I am the Relief Society Secretary in our ward, I have been asked to put some questions together for interviews and I am not sure what to ask. In all my years as a visiting teacher I do not recall having an interview; are there general questions?
Interviews with individual visiting teachers are a wonderful way for a presidency to determine, beyond numbers, how well visiting teaching assignments are working, to teach principles of visiting teaching, and to express their love of each sister and their testimony of visiting teaching. I am grateful for interviews. I think we sometimes assume, based on statistics, that the sisters are taking good care of one other, and don’t stop to examine the service being provided. Statistics are an indicator, but never tell the full story of how a stewardship is being fulfilled.
In choosing questions, determine what your presidency wants to learn about visiting teaching in your ward. Carefully chosen questions can help you explore any special concerns. Every ward and situation is different, and these questions are only suggestions.
1. Tell me which sisters you visit. — Some sisters will not be able to name those she is assigned to visit, while others will be working from an outdated list. This is your opportunity to identify and correct any misunderstandings.
2. Who is your supervisor? Do you call her to report your stewardship? — Every visiting teacher has the responsibility and obligation to ‘return and report’ her stewardship. Encourage each sister that her visiting teaching is not complete until it is reported. Help her understand that reports must be accurate for the benefit of the Bishop and Stake leaders. Remind her to report confidential concerns directly to the Relief Society president or Bishop.
3. Who is your companion? Do you make visits with her? Do you discuss needs, adapt the Ensign message, and pray for each sister, both individually and together as a companionship? — As detailed in previous articles, companionships are an essential component of visiting teaching, and it is best that sisters not make visits alone. Prayer together as a companionship is an opportunity to receive inspiration as to the best way to serve each sister. One purpose of visiting teaching is to bring sisters closer to Christ, and adapting the message is important to meeting individual needs.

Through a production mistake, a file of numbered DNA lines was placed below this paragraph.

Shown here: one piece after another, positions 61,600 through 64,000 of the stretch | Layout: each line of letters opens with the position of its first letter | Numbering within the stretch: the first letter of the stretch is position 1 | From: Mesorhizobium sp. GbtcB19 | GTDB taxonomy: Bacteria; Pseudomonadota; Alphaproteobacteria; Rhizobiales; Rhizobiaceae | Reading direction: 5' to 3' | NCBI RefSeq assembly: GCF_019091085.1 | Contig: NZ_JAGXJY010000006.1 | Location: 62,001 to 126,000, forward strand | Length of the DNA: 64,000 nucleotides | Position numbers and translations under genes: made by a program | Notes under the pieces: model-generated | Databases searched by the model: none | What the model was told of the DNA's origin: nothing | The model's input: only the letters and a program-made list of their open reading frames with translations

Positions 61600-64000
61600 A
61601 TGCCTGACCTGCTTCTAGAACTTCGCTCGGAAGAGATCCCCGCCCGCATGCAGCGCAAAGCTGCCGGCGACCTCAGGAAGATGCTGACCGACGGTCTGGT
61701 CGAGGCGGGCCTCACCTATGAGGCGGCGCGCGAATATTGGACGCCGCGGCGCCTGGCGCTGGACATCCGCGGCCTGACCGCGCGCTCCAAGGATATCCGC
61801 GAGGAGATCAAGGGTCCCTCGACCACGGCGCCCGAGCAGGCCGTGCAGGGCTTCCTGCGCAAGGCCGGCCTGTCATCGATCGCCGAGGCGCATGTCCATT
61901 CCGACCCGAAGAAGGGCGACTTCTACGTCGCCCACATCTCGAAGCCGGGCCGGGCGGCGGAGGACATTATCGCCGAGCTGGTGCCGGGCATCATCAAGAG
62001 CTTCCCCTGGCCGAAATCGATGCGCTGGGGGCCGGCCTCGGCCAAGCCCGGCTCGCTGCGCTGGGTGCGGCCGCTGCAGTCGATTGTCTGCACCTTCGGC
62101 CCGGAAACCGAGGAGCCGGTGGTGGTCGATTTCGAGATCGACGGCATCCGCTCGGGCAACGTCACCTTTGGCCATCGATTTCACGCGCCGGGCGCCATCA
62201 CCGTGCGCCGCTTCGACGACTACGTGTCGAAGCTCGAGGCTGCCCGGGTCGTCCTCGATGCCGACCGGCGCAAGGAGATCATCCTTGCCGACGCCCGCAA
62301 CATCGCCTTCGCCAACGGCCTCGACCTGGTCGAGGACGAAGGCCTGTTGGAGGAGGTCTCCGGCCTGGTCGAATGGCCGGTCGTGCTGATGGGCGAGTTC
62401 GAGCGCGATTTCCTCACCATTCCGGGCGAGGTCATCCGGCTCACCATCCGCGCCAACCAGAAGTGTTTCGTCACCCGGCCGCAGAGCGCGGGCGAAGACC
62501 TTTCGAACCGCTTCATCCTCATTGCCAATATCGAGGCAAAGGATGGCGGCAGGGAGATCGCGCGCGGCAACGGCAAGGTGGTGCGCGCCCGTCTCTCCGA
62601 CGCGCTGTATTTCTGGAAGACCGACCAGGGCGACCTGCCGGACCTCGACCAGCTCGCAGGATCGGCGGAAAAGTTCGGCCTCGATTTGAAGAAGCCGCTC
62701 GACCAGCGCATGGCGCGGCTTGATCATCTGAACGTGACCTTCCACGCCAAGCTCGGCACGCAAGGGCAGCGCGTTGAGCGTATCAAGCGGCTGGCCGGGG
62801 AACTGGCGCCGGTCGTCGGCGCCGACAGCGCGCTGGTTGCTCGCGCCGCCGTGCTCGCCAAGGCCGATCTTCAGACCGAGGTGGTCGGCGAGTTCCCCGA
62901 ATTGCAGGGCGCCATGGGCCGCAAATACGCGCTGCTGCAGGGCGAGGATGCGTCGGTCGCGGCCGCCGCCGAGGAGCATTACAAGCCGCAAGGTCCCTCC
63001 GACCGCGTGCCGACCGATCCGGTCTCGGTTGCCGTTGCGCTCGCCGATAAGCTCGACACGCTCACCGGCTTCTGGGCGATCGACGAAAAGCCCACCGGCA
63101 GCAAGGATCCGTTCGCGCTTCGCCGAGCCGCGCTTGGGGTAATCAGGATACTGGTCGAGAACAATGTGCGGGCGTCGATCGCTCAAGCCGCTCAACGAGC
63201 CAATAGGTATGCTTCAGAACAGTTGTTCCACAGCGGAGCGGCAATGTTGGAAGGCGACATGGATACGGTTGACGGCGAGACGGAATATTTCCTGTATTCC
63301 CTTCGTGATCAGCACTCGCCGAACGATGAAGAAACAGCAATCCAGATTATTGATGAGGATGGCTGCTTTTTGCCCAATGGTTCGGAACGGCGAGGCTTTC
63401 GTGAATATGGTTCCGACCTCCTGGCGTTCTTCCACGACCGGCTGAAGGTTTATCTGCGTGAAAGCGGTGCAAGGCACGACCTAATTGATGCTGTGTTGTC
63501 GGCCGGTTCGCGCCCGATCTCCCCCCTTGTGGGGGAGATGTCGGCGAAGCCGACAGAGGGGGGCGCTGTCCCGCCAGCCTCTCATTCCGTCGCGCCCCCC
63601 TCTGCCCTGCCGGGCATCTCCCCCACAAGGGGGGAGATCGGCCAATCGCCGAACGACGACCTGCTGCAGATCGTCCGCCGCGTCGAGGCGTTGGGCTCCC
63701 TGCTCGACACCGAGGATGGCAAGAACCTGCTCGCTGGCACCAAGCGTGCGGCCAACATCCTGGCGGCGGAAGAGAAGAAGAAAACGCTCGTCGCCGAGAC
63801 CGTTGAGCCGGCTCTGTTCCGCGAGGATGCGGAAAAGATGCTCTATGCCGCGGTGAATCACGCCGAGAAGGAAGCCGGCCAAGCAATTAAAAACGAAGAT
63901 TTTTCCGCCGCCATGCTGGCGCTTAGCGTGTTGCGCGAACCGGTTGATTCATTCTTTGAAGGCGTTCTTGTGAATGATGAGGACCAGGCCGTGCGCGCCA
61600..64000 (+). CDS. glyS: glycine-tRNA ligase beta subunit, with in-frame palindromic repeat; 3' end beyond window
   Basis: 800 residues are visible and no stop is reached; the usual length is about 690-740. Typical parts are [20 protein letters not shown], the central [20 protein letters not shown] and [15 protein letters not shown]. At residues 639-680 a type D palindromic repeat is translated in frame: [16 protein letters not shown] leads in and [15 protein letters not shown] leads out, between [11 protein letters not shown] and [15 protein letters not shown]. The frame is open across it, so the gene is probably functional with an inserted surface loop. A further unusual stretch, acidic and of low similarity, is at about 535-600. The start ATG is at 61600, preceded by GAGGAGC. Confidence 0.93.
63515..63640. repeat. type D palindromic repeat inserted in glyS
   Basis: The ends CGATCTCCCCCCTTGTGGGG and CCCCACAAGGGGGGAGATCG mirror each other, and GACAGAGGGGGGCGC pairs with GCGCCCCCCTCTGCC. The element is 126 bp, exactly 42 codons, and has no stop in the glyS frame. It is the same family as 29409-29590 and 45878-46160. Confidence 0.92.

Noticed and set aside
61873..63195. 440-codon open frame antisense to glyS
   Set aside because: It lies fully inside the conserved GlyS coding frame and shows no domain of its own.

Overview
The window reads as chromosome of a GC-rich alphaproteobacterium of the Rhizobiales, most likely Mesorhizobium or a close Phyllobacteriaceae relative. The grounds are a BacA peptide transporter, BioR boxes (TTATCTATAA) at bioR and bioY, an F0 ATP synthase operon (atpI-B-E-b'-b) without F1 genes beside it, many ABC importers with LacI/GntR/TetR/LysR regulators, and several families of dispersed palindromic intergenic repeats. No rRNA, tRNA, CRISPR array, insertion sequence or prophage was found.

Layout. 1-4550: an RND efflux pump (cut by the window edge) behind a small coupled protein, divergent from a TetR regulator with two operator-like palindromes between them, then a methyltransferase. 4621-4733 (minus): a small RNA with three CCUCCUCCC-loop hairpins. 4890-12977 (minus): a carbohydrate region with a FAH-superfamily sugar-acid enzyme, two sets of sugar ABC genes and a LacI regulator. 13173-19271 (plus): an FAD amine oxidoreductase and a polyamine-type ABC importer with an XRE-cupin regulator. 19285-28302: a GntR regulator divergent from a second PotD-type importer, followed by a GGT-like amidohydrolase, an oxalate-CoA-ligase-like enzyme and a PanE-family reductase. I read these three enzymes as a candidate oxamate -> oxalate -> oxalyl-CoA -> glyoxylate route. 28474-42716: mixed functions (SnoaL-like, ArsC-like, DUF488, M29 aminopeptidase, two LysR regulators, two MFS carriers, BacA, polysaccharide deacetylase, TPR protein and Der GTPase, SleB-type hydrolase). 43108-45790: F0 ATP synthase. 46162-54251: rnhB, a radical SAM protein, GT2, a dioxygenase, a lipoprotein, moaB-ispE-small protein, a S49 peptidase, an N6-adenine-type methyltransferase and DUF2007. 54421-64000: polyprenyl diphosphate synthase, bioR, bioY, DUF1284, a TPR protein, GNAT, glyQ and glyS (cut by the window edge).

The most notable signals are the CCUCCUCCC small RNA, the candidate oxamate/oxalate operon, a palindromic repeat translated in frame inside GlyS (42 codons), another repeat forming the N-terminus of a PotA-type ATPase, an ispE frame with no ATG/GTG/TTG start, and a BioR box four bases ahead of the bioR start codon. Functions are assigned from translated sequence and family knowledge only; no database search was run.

4. Do you visit during the day or evening? Which is your preference? Are scheduling conflicts causing undue difficulty in fulfilling your stewardship? Can you be flexible in your scheduling and make visits at any time of day, if necessary? — Some sisters may have family or personal limitations that dictate they can only serve during a particular time of day. Others will have preferences, but may be flexible, which increases options when making assignments that will best meet the needs of each sister.
5. Is it necessary to take children with you? Are children a burden for any of the sisters you visit? — Some sisters’ homes are not child-friendly, creating stress when children come into the home. Children sometimes detract from the attention visiting teachers can give to a sister they are visiting. The knowledge that small ears are listening may inhibit a sister from sharing a need. Encourage sisters to trade child-care with one another and to avoid, when possible, taking children when visiting teaching.
6. Do you understand that while a personal visit is best, you can call your sisters or send a note if you are unable to visit? (A personal visit is required at least quarterly.) — I’ve seen many instances where a sister either makes personal visits or does nothing at all. While personal visits are stressed and encouraged, it is better for a sister to receive a telephone call or note than to be overlooked during a month when a personal visit is not possible.
7. Ask about each sister on the route individually. Does the visiting teacher feel she has connected well and has a good relationship with each sister, or are there problems? — This is an opportunity to explore how a sister feels about those she visits. Watch to see how her answers compare to those given by her companion.
8. Is there anything the presidency can do to improve your effectiveness as a visiting teacher, or to help any individual sister on your route? — This is an opportunity for the presidency to express love and concern for each individual sister, as well as to thank visiting teachers for their consistent watchcare over one another.
9. Who are your visiting teachers? When do they visit, and does this schedule work for you? How well are they meeting your needs? What do they do for you that means the most? — Give the sister an opportunity to express what she most appreciates about her visiting teachers, as well as to express any concerns or frustrations. Listen carefully, identifying where training is needed and what changes would create problems, rather than being beneficial.
I leave you my testimony of visiting teaching. There are some days when the greatest kindness anyone can extend is a listening ear that keeps confidences and a warm hug. As visiting teachers, we have the opportunity and responsibility to help the sisters feel the Spirit in their homes through the message and testimony we share. It is a great blessing to be entrusted to serve Heavenly Father’s children, and He abundantly blesses those who watch over one another in love.